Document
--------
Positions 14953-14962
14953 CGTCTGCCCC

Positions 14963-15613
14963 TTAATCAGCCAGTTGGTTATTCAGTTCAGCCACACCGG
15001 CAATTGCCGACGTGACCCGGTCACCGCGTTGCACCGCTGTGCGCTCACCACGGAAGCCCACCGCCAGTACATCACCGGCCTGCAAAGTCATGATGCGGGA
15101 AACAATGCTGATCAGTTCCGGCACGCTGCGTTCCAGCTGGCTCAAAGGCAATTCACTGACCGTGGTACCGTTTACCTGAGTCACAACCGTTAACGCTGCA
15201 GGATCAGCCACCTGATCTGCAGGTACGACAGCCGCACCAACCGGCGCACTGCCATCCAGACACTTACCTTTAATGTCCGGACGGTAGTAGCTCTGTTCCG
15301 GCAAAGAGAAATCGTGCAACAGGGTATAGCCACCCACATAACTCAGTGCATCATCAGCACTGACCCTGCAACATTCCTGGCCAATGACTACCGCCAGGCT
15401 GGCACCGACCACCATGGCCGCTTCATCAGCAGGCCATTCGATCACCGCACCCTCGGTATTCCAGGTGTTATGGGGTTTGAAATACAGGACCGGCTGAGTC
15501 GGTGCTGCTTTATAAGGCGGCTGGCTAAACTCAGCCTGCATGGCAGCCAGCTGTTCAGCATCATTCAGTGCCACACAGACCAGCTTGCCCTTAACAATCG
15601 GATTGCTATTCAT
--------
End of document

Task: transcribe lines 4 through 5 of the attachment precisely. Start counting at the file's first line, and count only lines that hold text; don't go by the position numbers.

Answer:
14963 TTAATCAGCCAGTTGGTTATTCAGTTCAGCCACACCGG
15001 CAATTGCCGACGTGACCCGGTCACCGCGTTGCACCGCTGTGCGCTCACCACGGAAGCCCACCGCCAGTACATCACCGGCCTGCAAAGTCATGATGCGGGA